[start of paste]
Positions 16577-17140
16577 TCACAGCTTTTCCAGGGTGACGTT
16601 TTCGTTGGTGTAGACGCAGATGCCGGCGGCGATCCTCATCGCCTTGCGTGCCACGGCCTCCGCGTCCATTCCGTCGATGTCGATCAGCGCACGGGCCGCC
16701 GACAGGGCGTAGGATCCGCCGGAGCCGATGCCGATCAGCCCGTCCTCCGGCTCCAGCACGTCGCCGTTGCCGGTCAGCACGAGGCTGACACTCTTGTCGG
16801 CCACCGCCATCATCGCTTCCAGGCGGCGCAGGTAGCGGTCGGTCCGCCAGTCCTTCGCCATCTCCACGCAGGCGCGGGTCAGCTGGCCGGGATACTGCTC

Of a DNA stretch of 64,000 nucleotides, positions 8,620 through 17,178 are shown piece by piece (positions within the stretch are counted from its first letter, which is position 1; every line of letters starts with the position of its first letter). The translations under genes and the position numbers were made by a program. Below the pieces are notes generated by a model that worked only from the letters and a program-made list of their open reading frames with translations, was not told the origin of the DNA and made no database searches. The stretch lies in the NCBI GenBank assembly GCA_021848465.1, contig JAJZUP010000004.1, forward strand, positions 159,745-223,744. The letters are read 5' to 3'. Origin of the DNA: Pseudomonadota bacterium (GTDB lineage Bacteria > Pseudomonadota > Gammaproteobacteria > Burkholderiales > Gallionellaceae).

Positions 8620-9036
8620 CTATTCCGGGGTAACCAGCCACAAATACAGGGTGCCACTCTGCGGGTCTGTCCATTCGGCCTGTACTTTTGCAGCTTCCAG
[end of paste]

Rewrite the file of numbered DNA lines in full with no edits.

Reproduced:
Positions 16577-17140
16577 TCACAGCTTTTCCAGGGTGACGTT
16601 TTCGTTGGTGTAGACGCAGATGCCGGCGGCGATCCTCATCGCCTTGCGTGCCACGGCCTCCGCGTCCATTCCGTCGATGTCGATCAGCGCACGGGCCGCC
16701 GACAGGGCGTAGGATCCGCCGGAGCCGATGCCGATCAGCCCGTCCTCCGGCTCCAGCACGTCGCCGTTGCCGGTCAGCACGAGGCTGACACTCTTGTCGG
16801 CCACCGCCATCATCGCTTCCAGGCGGCGCAGGTAGCGGTCGGTCCGCCAGTCCTTCGCCATCTCCACGCAGGCGCGGGTCAGCTGGCCGGGATACTGCTC

Of a DNA stretch of 64,000 nucleotides, positions 8,620 through 17,178 are shown piece by piece (positions within the stretch are counted from its first letter, which is position 1; every line of letters starts with the position of its first letter). The translations under genes and the position numbers were made by a program. Below the pieces are notes generated by a model that worked only from the letters and a program-made list of their open reading frames with translations, was not told the origin of the DNA and made no database searches. The stretch lies in the NCBI GenBank assembly GCA_021848465.1, contig JAJZUP010000004.1, forward strand, positions 159,745-223,744. The letters are read 5' to 3'. Origin of the DNA: Pseudomonadota bacterium (GTDB lineage Bacteria > Pseudomonadota > Gammaproteobacteria > Burkholderiales > Gallionellaceae).

Positions 8620-9036
8620 CTATTCCGGGGTAACCAGCCACAAATACAGGGTGCCACTCTGCGGGTCTGTCCATTCGGCCTGTACTTTTGCAGCTTCCAG